Summer Skin Hazards

Summer is full of vacations, cookouts, and beach trips. All that time outside can take a toll on your skin, though.

Here's what you can do to avoid or treat some common problems.

Sunburns

They're uncomfortable, to be sure. But they can also cause premature aging and lead to skin cancer.

Your best bet is to limit how much sun you get -- especially between 10 a.m. and 2 p.m., when those rays are at their strongest.

Follow these simple steps, too:

  • Apply sunscreen to all exposed areas of skin about 30 minutes before you go outside. Look for a sunscreen with a sun protection factor (SPF) of at least 30.
  • Put on more screen every 2 hours while you’re in the sun, or right after swimming or sweating.
  • Wear a wide-brimmed hat and sunglasses.
  • Use a lip balm with an SPF of 30 or higher.
  • If you get a sunburn, take a cool shower or bath, and use a moisturizer or an over-the-counter hydrocortisone cream. It should ease the fiery feeling.

Call your doctor right away if you have:

  • Blisters
  • Fever
  • Extreme pain
  • Swelling of the face
  • A large area that’s sunburned

Get emergency care if you notice symptoms of:

Bug Bites

From mosquitoes to chiggers, insects can chomp into your summertime fun. But you can avoid them or at least keep the pesky pains they cause to a minimum.

Avoid brushy areas and high grass. If you can’t stay away from it, wear long pants and sleeves, and tuck your pant legs into your socks.

Don’t wear bright colors, perfume, or other strong scents when you go outside.

Use insect repellent when you’re in wooded or brushy areas. Products with DEET or picaridin as active ingredients tend to protect you longer. But don't use them on children younger than 3 years old.

Oil of lemon eucalyptus gives you protection similar to products with low concentrations of DEET, studies show. DEET should protect you from ticks and mosquitoes, the CDC says. Picaridin and oil of lemon eucalyptus offer some defense against mosquitoes only. Follow the directions carefully.

Check for ticks after you’ve been outdoors.

If you get bitten, treat it quick if you can. A cold compress or an ice pack will curb the swelling.

For help with itchy bites, use calamine lotion, an over-the-counter hydrocortisone cream, or an antihistamine.

Continued

Poisonous Plants

Poison ivy, poison oak, or poison sumac can give you itchy skin and a red, blistering rash. The reaction happens when oil from these plants gets onto your skin.

The best way to prevent a rash is to learn what these plants look like and avoid them. If you do come in contact with one, wash your skin in warm water right away. Scrub under your fingernails so you won’t spread the oil to other parts of your body. Wash your clothes in hot water to remove the oil.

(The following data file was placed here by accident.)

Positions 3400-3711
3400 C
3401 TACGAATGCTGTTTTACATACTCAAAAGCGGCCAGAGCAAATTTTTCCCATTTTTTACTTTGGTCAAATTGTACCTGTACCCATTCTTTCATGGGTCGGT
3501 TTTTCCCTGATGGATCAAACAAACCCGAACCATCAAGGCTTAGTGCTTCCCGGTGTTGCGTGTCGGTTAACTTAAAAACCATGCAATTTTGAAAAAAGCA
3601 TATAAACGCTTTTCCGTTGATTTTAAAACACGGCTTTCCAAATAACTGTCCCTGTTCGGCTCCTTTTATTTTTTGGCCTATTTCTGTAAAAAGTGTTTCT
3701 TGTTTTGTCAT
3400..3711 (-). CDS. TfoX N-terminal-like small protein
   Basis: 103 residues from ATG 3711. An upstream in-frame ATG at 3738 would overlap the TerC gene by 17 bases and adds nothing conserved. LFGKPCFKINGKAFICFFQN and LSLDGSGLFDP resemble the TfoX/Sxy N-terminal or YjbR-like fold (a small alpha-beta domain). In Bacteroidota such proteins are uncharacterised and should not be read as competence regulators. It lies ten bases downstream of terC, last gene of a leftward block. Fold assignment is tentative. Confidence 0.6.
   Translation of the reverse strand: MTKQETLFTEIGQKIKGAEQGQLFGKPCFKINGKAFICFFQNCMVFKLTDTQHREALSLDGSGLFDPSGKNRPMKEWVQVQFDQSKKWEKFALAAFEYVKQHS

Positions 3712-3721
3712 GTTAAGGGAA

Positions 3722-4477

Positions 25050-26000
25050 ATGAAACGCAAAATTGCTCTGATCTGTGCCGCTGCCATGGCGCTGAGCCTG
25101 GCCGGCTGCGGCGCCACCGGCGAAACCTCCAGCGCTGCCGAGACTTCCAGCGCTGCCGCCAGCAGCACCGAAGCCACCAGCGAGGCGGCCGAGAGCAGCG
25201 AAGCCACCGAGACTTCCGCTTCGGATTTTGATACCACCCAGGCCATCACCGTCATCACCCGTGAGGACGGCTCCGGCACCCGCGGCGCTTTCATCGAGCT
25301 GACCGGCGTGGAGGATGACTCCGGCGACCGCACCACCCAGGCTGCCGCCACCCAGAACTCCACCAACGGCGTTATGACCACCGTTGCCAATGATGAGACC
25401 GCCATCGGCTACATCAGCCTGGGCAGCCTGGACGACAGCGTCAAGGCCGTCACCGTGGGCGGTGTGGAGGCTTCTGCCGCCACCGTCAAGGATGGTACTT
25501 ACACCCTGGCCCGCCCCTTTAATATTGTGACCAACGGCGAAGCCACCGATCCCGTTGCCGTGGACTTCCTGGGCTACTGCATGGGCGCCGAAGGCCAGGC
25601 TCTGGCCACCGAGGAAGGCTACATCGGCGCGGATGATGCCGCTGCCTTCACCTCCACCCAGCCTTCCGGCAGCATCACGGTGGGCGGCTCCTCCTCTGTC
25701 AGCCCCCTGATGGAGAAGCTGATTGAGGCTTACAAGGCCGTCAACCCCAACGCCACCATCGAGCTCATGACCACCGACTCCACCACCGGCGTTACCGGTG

Use these tips to find relief if you still get a rash:

  • Apply cool compresses to your skin.
  • Take a lukewarm bath using an oatmeal bath product. Or add 1 cup of baking soda to running bath water.
  • Use calamine lotion, an over-the-counter hydrocortisone cream, or an antihistamine.

Call your doctor if:

  • You have a fever.
  • The rash is severe or looks infected.
  • The rash is on your lips, eyes, face, or genitals.

Call 911 if you think you're having a severe reaction.

Cuts and Scrapes

You can get them year-round, but they're more likely during the summer, when you’re doing things outdoors.

To treat them:

  • Use cool, running water and soap to clean a minor cut or scrape.
  • To stop a cut from bleeding, use a clean cloth or tissue to apply firm pressure. That should stop the bleeding.
  • If your cut is in an area that won’t get dirty, you can leave it uncovered. Otherwise, bandage it and change the dressing every day.
  • As it heals, you'll get a scab. Don't pick at it. The scab will fall off on its own when the wound heals.

See your doctor if you notice symptoms of an infection, such as:

Get medical care right away for wounds on the face, or for major skin gashes that are deep, bleed heavily, or have objects embedded in them.

Also call your doctor if your tetanus shot isn't up to date.

WebMD Medical Reference Reviewed by Carol DerSarkissian on May 03, 2018

Sources

SOURCES:

David Leffell, MD, professor of dermatology and surgery, Yale School of Medicine, New Haven, Conn.; author, Total Skin.

Arielle Kauvar, MD, dermatologist, New York Laser and Skin Care; clinical professor of dermatology, New York University School of Medicine. 

American Academy of Dermatology: “Facts About Sunscreens,” “Sunscreens.”

American Academy of Allergy, Asthma, and Immunology: “Stinging Insect Allergy: How to Avoid the Ouch.”

FDA: “Beware of Bug Bites and Stings”,  “Outsmarting Poison Ivy and Other Poisonous Plants.”,  “Should You Put Sunscreen on Infants? Not Usually.”

CDC: “Ticks,” “What You Need to Know About Mosquito Repellent.”

FamilyDoctor.org: “First Aid: Cuts, Scrapes and Stitches.”

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